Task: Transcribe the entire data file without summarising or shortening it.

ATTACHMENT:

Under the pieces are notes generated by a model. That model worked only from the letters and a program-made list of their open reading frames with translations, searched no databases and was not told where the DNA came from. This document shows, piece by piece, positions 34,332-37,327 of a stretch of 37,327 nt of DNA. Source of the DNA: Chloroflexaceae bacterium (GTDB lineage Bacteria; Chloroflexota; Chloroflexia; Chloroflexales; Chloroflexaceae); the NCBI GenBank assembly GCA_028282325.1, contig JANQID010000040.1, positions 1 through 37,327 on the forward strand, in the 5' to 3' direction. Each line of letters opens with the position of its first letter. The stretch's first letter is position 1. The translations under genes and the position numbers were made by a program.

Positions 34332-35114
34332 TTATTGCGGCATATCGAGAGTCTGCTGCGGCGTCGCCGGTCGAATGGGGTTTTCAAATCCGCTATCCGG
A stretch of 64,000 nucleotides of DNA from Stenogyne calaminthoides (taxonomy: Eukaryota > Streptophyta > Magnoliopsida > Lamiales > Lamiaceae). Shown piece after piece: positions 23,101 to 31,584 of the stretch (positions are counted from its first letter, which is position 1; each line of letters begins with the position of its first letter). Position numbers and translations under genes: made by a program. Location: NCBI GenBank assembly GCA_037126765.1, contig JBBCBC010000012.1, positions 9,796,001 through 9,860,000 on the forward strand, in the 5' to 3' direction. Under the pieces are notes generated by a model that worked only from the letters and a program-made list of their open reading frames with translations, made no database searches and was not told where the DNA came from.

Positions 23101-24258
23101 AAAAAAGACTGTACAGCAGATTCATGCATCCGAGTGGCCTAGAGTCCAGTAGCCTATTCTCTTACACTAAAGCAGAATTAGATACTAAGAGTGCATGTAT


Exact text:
Under the pieces are notes generated by a model. That model worked only from the letters and a program-made list of their open reading frames with translations, searched no databases and was not told where the DNA came from. This document shows, piece by piece, positions 34,332-37,327 of a stretch of 37,327 nt of DNA. Source of the DNA: Chloroflexaceae bacterium (GTDB lineage Bacteria; Chloroflexota; Chloroflexia; Chloroflexales; Chloroflexaceae); the NCBI GenBank assembly GCA_028282325.1, contig JANQID010000040.1, positions 1 through 37,327 on the forward strand, in the 5' to 3' direction. Each line of letters opens with the position of its first letter. The stretch's first letter is position 1. The translations under genes and the position numbers were made by a program.

Positions 34332-35114
34332 TTATTGCGGCATATCGAGAGTCTGCTGCGGCGTCGCCGGTCGAATGGGGTTTTCAAATCCGCTATCCGG
A stretch of 64,000 nucleotides of DNA from Stenogyne calaminthoides (taxonomy: Eukaryota > Streptophyta > Magnoliopsida > Lamiales > Lamiaceae). Shown piece after piece: positions 23,101 to 31,584 of the stretch (positions are counted from its first letter, which is position 1; each line of letters begins with the position of its first letter). Position numbers and translations under genes: made by a program. Location: NCBI GenBank assembly GCA_037126765.1, contig JBBCBC010000012.1, positions 9,796,001 through 9,860,000 on the forward strand, in the 5' to 3' direction. Under the pieces are notes generated by a model that worked only from the letters and a program-made list of their open reading frames with translations, made no database searches and was not told where the DNA came from.

Positions 23101-24258
23101 AAAAAAGACTGTACAGCAGATTCATGCATCCGAGTGGCCTAGAGTCCAGTAGCCTATTCTCTTACACTAAAGCAGAATTAGATACTAAGAGTGCATGTAT